Project Sheet: Labour of Love

 This high-end bachelor pad awash with light and personality is the perfect stage for pairing art with design. Erin Irwin writes. 

Working with large, open plan spaces is a test of an interior designer’s skill and ingenuity, and in the case of the Newton apartment, this was the task of interior designer Janice Kumar-Ward who fulfilled it with aplomb. By creating character-filled moments throughout the space, the once barren bachelor pad loft apartment was transformed into a gallery-like space saturated with light and pops of colour. 

The brief for the project left plenty of room for Janice to get creative: an existing collection of art needed new acquisitions to fill out the space; and an ensemble of new furniture was required, with the specification that it needed to be indulgently comfortable. Janice maintains a preference for collectable, art-like furniture procured from trustworthy sources including Babelogue, Mid Century Swag, Mr Bigglesworthy and Karakter, all in Auckland. Given the client’s preferences for vintage pieces, this was a match made in heaven. 

A pair of Carter Bros Ltd mid century armchairs afford a quiet welcome for visitors to the loft, which are paired impeccably with the soft natural tones of an eclectic arrangement of paintings above. By using whites and neutrals for most of the walls and flooring, Janice ensured that each component of the design became its own focal point. The delicate nature of the abstract pieces would be lost in a more colourful setting, but here they command attention. 

Janice did not maintain white walls throughout, however. In the master bedroom, an accent wall behind the bedhead uses wallpaper inspired by vintage etchings to add a touch of drama without overcharging a space designed for rest and relaxation. Additionally, in the main living space Janice embraced a serendipitous find, previously hidden behind renovations and unleashed with great effect. “[The mural] had been jibbed over, we had it refurbished and paired it with stunning architectural ladder back chairs,” says Janice. 

The mural, created by street artists Elliot Francis Stewart and Tom McMillan was one of the main starting points for the rest of the design, ingeniously incorporating Janice’s overall design with the earthy colours and flowing lines of the piece breathing energy into the space. Janice was overjoyed to incorporate art that has site specificity into the project, and the vitality of the mural fits perfectly with her ideas concerning the incorporation of art into interior design. 

“Art is meant to provoke your thoughts and evoke something within you,” she says. “Every time you look at it it has to mean something to the client or the place in which it is situated.” The mural is the epitome of this, and Janice worked to ensure the rest of the interior harmonised with the home’s defining piece.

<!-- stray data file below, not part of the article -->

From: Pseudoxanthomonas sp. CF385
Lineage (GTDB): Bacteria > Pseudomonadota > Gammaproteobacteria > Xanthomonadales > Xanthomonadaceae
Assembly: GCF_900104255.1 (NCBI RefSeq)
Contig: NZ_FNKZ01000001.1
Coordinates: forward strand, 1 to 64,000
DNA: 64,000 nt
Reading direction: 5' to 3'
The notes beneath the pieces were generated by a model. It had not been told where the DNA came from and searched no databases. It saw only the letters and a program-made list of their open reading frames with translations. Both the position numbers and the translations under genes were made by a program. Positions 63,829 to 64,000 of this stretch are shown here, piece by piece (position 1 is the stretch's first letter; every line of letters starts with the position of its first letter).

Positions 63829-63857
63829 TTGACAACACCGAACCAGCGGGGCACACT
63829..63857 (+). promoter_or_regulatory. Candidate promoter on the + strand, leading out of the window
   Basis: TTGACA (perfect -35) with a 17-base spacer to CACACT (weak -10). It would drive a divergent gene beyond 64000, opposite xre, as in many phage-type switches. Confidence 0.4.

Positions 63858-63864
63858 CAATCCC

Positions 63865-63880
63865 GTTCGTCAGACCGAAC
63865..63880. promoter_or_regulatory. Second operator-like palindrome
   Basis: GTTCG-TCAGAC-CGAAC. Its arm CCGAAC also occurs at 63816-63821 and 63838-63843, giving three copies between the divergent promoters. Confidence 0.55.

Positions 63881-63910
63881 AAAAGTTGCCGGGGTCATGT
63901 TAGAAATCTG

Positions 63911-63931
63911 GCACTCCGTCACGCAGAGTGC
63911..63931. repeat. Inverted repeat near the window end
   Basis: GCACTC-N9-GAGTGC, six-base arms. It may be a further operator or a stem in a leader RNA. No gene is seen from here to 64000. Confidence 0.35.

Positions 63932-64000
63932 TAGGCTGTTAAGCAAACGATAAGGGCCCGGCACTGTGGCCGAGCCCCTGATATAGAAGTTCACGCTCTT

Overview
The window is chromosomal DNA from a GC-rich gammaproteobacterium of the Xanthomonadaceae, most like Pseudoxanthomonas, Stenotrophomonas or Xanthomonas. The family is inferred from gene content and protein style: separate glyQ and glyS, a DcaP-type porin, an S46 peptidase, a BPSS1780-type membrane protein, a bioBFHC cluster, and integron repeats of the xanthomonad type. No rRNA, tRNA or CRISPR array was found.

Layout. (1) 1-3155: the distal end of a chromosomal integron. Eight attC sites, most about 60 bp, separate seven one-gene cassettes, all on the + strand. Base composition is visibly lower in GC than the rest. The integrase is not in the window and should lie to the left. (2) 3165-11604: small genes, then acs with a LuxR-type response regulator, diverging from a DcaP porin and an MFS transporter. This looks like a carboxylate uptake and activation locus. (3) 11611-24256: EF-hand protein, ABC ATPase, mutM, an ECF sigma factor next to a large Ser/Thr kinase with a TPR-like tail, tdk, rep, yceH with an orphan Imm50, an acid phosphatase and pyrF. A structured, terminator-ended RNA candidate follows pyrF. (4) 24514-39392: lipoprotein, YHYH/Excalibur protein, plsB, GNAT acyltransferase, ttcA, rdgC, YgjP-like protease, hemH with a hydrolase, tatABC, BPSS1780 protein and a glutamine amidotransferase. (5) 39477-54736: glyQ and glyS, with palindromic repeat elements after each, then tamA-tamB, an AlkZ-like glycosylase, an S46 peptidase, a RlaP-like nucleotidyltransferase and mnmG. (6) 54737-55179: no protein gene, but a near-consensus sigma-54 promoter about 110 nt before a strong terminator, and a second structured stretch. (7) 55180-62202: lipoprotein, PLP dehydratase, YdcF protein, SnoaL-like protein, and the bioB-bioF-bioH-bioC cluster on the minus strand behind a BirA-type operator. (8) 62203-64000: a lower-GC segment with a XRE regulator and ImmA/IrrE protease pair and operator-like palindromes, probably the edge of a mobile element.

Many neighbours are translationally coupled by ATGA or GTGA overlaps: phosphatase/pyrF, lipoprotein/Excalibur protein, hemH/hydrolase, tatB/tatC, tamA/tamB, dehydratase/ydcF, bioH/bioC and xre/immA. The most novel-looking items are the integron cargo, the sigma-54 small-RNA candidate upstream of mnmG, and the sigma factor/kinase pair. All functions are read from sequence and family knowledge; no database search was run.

The deep yellows of the mural are picked out by the mustard-coloured dining chairs, which were bespoke for the space by Janice’s design firm JKW. These in turn participate in a vibrant discourse with the vintage posters beside them. Prints and posters are used to great effect throughout, their high-octane hues often drawing together different parts of the space. 

Above an area designed to work as an office space, brightly coloured prints advertise oranges and other tasty treats, making the transition from office to kitchen seamless. 

The kitchen itself is ideal for entertaining. A symphony of concrete and chrome, the dark colours of the cupboards and backsplash make it a focal point of the room. 

But the true hero of the space is the sofa, a luscious piece by local designer Simon James decked out in a deep sea green sourced from Warwick Fabrics. Deep and visibly comfortable, it ensures the entire space is bright and inviting. 

This project was a labour of love for Janice, which is fitting given the established friendship between her and her client. Indeed, many aspects of the project were enabled by friendship: many of the works dotted around the space were produced by their mutual long-time friend Mandy McIntosh, and even the art hanger knew Janice from their days at university. Perhaps this is why the space is so bright and inviting, with each corner and each design moment rendered to a high finish, imbuing the space with style and grace. The end result is a perfect high-end bachelor pad, awash with light and filled to the brim with colour and personality without skimping on comfort. 

Featured image: Artwork on wall from left: a painting by Teri Parat; two works by Mandy McIntosh; and a cut paper work by CUT WORKS. Chairs by Carter Bros Ltd. Courtesy: JKW Interior Architecture and Design, Auckland. Photos: Michelle Weir.

MORE PROJECT SHEETS IN THIS ISSUE